Getting them going…

on what you say? Blogging!  Over the summer I had read many articles discussing the successes teachers were having with blogging in their classrooms.  So, I started the year with a plan to have my students keep a blog that would serve as a place to share their learning journey throughout the subjects, a digital portfolio of sorts.  I knew that this would be a challenge much like the shift in learning that they would experience here at Countryside Village.

Looking back at the first severals weeks of the school year, I introduced the idea of blogging, many students had that look of shock.  I guess it may have been the fact that they had never blogged before.  Some showed signs of interest.  We started by exploring the Edublogs dahsboard to get familiar with the interface that we would use for blogging.  Some students explored the App for their device.  Many students were interested in customizing the look of their blog.  With the 100’s of themes, every students had the chance to put their own mark on the blog that they would keep.  From there we began the customization that would help keep our blogs organized.  We set up categories and a menu structure for their main page.  This would serve the purpose of keep entries with common threads connected and in one place. (I will be posting videos to my YouTube channel showing the steps taken to complete this setup).  Once this was done, we were essentially ready to begin writing or so I thought we were.  Where would we start?  Something random?  Something with a purpose?  After a little thought, I had the class start with a Bio page, a place for future blog followers to get to know the author, the learner that would be sharing their window into our classroom.  Within a few days, the Bios began popping up in my dash and on the student sites.  From a few sentences long to paragraphs, the students began sharing a little about themselves.  We had made the leap.  The students were now blogging.  The next step, another post!  Topic, unknown!

To hear more about our adventure in blogging check back for future posts about our progress.

Another School Year

In the days leading up to the new school year there was excitement and nerves in the air.   As the year began this past Tuesday at Countryside Village we were preparing for uncertainty but also for a period of constant change as the neighbourhood we are the hub for continues to be settled into.

My nerves were getting the better of me because I was starting the year with a class unlike last year and I was excited because the staff and I were starting the year with the group of kids that would eventually follow us to the “Countryside” that would be built in their neighbourhood.  These would be the kids that would get the full experience of learning in an inquiry based school from K through 8.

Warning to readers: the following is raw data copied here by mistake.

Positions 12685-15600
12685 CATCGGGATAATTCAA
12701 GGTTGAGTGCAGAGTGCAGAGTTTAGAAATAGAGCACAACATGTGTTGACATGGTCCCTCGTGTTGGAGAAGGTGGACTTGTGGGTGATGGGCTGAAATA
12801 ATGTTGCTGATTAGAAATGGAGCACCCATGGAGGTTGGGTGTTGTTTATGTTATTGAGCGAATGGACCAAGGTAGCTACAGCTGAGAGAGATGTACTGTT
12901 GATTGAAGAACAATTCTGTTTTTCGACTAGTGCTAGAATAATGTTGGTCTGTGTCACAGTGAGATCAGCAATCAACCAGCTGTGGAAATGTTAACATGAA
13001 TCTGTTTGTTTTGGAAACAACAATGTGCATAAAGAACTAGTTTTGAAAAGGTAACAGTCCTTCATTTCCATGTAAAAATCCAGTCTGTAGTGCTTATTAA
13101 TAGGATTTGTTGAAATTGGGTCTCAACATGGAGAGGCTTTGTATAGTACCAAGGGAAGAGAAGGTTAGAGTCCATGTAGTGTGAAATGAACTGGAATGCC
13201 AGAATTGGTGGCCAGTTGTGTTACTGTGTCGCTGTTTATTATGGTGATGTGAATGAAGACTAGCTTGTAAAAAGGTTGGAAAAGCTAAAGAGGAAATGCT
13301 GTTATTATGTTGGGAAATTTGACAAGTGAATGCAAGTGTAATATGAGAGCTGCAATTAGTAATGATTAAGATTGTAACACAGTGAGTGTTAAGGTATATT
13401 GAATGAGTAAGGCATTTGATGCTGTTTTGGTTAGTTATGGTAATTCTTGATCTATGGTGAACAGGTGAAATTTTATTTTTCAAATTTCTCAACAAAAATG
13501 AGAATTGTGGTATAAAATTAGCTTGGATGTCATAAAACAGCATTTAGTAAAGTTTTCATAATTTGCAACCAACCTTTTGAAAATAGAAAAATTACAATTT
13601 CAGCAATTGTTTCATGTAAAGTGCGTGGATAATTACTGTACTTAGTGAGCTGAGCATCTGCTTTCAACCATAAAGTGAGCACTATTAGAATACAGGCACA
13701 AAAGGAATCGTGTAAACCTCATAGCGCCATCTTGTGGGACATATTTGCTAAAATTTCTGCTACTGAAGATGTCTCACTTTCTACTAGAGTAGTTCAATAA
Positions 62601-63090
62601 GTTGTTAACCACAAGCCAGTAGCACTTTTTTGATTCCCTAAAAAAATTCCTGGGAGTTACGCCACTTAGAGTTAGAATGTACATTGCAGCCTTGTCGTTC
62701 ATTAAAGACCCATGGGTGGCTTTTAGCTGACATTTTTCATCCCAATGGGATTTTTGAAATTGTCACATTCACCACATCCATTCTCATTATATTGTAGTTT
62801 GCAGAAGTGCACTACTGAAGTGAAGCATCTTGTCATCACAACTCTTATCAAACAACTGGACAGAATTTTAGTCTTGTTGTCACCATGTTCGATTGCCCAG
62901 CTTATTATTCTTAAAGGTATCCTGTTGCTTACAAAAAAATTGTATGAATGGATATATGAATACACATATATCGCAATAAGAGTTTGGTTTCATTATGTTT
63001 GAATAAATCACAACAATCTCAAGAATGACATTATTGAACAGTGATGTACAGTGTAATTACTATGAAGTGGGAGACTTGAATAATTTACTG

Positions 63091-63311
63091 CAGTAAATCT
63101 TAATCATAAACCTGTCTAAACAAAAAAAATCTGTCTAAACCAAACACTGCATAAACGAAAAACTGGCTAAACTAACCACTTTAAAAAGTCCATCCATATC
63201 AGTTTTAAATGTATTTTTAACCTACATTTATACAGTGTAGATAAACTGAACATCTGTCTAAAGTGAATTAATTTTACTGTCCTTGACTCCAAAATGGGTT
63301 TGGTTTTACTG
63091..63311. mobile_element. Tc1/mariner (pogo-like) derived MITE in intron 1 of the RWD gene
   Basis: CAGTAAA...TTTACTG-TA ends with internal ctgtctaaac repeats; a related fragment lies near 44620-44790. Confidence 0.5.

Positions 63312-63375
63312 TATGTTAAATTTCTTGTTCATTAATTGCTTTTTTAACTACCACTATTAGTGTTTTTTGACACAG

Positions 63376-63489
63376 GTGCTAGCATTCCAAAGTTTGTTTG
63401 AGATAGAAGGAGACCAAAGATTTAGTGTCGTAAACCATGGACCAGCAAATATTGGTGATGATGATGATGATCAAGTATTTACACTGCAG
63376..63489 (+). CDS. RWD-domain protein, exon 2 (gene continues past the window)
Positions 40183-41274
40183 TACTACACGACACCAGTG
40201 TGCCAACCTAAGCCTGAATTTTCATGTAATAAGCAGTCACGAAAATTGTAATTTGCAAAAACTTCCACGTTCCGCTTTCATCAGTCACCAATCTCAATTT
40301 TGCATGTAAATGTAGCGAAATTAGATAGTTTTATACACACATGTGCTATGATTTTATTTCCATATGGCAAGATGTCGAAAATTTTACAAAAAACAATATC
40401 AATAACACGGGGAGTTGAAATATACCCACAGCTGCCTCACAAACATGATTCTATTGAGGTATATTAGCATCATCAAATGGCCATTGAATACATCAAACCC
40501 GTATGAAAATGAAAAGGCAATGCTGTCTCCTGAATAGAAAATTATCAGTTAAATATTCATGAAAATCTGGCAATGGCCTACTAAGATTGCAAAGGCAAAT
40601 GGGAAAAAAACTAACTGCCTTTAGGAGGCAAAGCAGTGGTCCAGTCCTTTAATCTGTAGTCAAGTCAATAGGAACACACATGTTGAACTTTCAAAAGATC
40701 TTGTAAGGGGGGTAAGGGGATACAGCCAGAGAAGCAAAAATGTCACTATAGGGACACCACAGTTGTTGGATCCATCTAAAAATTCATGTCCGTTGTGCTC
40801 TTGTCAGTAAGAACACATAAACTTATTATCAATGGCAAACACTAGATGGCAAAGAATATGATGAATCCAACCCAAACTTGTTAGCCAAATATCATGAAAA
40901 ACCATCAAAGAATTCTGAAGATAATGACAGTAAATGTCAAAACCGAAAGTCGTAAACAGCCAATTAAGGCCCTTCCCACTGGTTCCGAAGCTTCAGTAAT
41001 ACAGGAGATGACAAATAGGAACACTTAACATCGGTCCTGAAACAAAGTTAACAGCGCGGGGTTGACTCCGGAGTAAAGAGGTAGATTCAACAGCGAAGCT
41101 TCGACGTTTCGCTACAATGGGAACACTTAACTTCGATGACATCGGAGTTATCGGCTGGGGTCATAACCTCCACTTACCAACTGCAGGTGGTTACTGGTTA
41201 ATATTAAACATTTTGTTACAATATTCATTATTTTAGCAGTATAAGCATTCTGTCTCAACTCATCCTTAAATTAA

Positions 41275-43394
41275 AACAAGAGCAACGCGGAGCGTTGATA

Many have heard of but may not entirely have an understanding of the inquiry based learning model.  It is certainly not a new way of teaching however, at Countryside our vision is to see all students become involved in a process where they formulate questions, investigate to find answers, build new understandings, meanings and knowledge, and then communicate their learnings to others.

guided-inquiry-design-process

From Kindergarten to Grade 8, our students will explore various topics of interest to themselves and their classmates which are connected to curricular expectations.  I myself, was excited to led my group of 7s down the pathway of many inquiries this year as individuals, in small groups and collaboratively amongst other groups within and outside our school.

The Long Awaited…SGTS Imagery and Data

The sorting of many photos that would best show the result of the hard work put forward by the Grade 6 class at Countryside Village is now here.

One short, “Blair Witch-like GoPro video” to start.  WARNING…if you are not a fan of spins this may not be the video to watch.

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A wonderfully sunny, clear day for launch (Ground-level view)

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Must be getting ready to go, pictures/videos are being taken

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Moments after launch, in the background the CARE facility in Egbert, ON

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A little sideways…

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Much better @ 1500 feet

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Farmers Fields for as far as the eye can see!

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Nearing 6000 feet…that’s a long way down!

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Does anyone recognize the body of water in the background?

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The sky is darkening…as we near 10 000 feet!

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Things are a little turbulent at ~13 000 feet!

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A little closer to that body of water… HINT: 44.18479, -79.71455

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There it is again!

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We’re NOT in Egbert anymore!

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That sun is really bright today!

Moving quickly at this point (125 km/h) ... What could be helping us along so quickly?

Moving quickly at this point (125 km/h) … What could be helping us along so quickly?

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Really bright!

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Cool sun shot!

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The darkness of space from 45 000 feet!

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Yup that’s the curvature of the Earth! Just passing by Newmarket!

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~50 000 feet and climbing…

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Things are a little hazy at ~65 800 feet, moments before burst! May have added a tad too much helium to this balloon ride!  We are just NE of Vivian, ON right now!